Ischemic Preconditioning Through Opening of Swelling-Activated Chloride Channels?
To the Editor:
We want to make the readers of Circulation Research aware of challenges that have arisen regarding an article that was recently published by Diaz et al1 in Circulation Research. They proposed the attractive idea that improved cellular volume control through opening of swelling-activated chloride channels was responsible for the infarct size reduction by ischemic preconditioning. Unfortunately, we were unable to reproduce most of their data.2 Specifically, we were unable (1) to induce consistently a swelling-induced chloride current using the same solutions and hypo-osmolarity (215 mOsm) as Diaz et al in isolated rabbit cardiomyocytes, and instead had to use the solutions and hypo-osmolarity (167 mOsm) in the original report of Wong et al; (2) to find a current amplitude (60 mA/pF at +60 mV) of the magnitude reported by Diaz et al, even with the stronger hypo-osmotic stimulus and elicited a current amplitude of only an order of magnitude less, consistent however, with several prior studies as referenced in our article; (3) to block the swelling-induced chloride currents with drugs at the low concentrations reported by Diaz et al, and had to use 100-fold higher concentrations, which proved toxic in whole hearts, again consistent with prior studies; and (4) to prevent infarct size reduction by ischemic preconditioning in isolated rabbit hearts at the drug concentrations reported by Diaz et al.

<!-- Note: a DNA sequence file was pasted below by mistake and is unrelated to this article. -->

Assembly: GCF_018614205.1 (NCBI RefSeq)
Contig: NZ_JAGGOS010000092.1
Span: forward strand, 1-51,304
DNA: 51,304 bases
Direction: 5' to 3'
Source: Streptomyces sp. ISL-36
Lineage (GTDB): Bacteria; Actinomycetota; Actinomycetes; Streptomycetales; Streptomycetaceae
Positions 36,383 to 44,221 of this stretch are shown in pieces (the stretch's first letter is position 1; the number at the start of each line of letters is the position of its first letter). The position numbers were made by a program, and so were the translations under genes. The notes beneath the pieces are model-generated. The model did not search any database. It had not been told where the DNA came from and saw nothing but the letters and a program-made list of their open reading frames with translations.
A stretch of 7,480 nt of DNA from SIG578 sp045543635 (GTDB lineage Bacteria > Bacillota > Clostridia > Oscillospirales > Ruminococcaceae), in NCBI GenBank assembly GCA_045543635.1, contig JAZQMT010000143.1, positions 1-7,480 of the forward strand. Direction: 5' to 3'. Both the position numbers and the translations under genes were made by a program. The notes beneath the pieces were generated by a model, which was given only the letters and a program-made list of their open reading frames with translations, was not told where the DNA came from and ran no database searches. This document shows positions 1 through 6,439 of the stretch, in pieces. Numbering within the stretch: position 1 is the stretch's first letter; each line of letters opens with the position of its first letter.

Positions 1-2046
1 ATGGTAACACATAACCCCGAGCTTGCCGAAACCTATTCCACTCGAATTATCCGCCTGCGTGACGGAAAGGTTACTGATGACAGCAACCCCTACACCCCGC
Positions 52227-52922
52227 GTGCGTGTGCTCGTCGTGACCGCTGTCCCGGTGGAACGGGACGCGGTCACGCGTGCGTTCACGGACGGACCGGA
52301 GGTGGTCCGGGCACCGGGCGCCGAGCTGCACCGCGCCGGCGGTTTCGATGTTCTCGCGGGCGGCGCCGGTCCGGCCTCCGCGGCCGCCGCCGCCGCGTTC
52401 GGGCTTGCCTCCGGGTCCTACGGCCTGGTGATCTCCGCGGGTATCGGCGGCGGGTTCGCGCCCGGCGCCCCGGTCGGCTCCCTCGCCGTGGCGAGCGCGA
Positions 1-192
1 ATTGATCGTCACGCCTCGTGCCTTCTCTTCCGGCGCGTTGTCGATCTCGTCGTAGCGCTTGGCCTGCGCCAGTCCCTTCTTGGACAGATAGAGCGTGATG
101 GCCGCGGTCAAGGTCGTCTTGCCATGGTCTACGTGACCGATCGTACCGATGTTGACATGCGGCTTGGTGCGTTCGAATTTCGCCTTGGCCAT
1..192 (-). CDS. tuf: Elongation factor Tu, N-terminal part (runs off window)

Diaz et al3 have published a response in the Journal of Molecular and Cellular Cardiology that addresses our challenge. We have further responded to their new arguments and clarifications with our own rejoinder.4 The details of this exchange will not be repeated here, but all interested readers of the original study1 are hereby alerted to the controversy.
We still believe that improved cellular volume control is an attractive effector candidate of ischemic preconditioning, but this hypothesis remains to be adequately tested.